The process of defrosting an RV refrigerator is surprisingly simple.

We’ve been using propane RV refrigerators for many years, and every few weeks or months, they constantly need to be defrosted.

The frost will accumulate over time if you live in a hot, humid climate or if the refrigerator side of your trailer or RV is exposed to the scorching summer sun all day.

However, being cautious about not leaving the refrigerator door open needlessly will assist.

To defrost an RV refrigerator, just do the following:

  • A blow dryer
  • A cooler bag with insulation
  • A chamois towel that’s absorbent

We’ve experimented with a variety of defrosting ways over the years, and in the past, this was a labor-intensive task that, with certain procedures, might take well over an hour.

We’ve finally perfected a lightning-quick technique that makes this difficult task a breeze.

The previous time we performed it, I kept track of the time as we completed each step by looking at the clock.

It took 20 minutes from start to end.

The freezer’s contents should first be transferred into cooler bags or some other kind of cooler once the refrigerator has been turned off.

These items won’t thaw and the ice cream won’t melt since they will only be removed from the freezer for 20 minutes.

Covering the cooler bags with blankets for additional insulation will assist if your RV is hot inside.

Turn off the refrigerator at 9:17 a.m. and empty the freezer into cooler bags.

We used to completely empty the refrigerator and unload it, but that takes a lot of time and is unnecessary.

As long as the refrigerator door is left open to allow for defrosting, a surprising amount of the contents may tolerate a minor warmth.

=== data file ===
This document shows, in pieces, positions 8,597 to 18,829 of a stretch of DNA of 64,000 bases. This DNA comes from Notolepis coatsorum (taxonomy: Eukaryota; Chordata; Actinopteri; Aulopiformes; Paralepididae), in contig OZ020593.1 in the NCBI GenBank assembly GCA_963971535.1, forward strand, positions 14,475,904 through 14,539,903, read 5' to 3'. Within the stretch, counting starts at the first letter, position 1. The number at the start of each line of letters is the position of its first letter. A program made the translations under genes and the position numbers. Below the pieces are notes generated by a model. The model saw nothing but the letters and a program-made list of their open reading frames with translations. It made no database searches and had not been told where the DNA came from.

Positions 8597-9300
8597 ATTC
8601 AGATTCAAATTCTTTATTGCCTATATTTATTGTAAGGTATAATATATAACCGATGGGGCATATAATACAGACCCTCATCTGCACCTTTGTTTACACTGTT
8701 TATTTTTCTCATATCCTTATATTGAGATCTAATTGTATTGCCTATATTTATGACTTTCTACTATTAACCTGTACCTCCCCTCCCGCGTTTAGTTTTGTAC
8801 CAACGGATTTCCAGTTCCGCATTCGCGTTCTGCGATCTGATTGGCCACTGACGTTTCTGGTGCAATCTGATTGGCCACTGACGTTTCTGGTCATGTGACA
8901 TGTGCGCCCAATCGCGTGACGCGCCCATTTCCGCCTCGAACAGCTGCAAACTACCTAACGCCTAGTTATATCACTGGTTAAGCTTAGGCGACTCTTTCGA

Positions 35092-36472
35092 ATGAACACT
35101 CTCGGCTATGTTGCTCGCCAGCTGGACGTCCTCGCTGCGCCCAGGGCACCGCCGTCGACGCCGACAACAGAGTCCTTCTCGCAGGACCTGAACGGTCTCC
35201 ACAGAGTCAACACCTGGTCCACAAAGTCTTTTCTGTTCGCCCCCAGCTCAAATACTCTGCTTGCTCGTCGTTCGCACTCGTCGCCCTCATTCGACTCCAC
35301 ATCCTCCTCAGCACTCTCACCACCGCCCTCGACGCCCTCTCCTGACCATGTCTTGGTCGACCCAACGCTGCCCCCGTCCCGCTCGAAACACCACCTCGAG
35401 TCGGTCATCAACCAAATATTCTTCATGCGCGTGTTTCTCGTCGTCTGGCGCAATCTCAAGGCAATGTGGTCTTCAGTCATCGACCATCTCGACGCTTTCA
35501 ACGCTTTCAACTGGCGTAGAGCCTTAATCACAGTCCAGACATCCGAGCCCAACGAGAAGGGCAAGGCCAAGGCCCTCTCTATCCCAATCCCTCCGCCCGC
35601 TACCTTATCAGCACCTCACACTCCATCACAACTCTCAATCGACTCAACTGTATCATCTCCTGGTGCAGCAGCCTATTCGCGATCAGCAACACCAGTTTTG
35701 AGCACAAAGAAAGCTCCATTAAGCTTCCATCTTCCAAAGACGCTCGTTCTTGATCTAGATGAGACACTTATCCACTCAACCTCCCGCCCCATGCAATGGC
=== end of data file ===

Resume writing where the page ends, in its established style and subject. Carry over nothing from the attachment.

Instead, just place the foodstuffs that are most susceptible to temperature changes, such as milk, yogurt, lunch meats, mayonnaise, etc., into a cooler or an insulated cooler bag.

The majority of the foods—fruits, vegetables, bread, cheese, sauces, etc. can stay put in the refrigerator for the 20 minutes it takes to defrost.

Set aside the cooler bags.

Putting blankets over them will keep things even colder.

Then, use a hair dryer to defrost the freezer’s walls after placing an extremely absorbent chamois cloth in the bottom of the freezer compartment to catch any water from the melting ice.

9:22 a.m. – Thaw the freezer with a hair dryer.

Our 2,000 watt pure sine wave inverter powers all of our AC equipment, including the hair dryer, and we are completely solar powered.

So, we have a mobile hair dryer that uses just 800 watts and is low-wattage (available here).

We set it to its highest setting and maintain an 8-inch clearance between the freezer’s walls and the hair dryer.

It could be necessary to use a hair dryer with a greater wattage on the low heat setting.

Check the temperature of the hair dryer by placing your palm approximately 8 inches from it.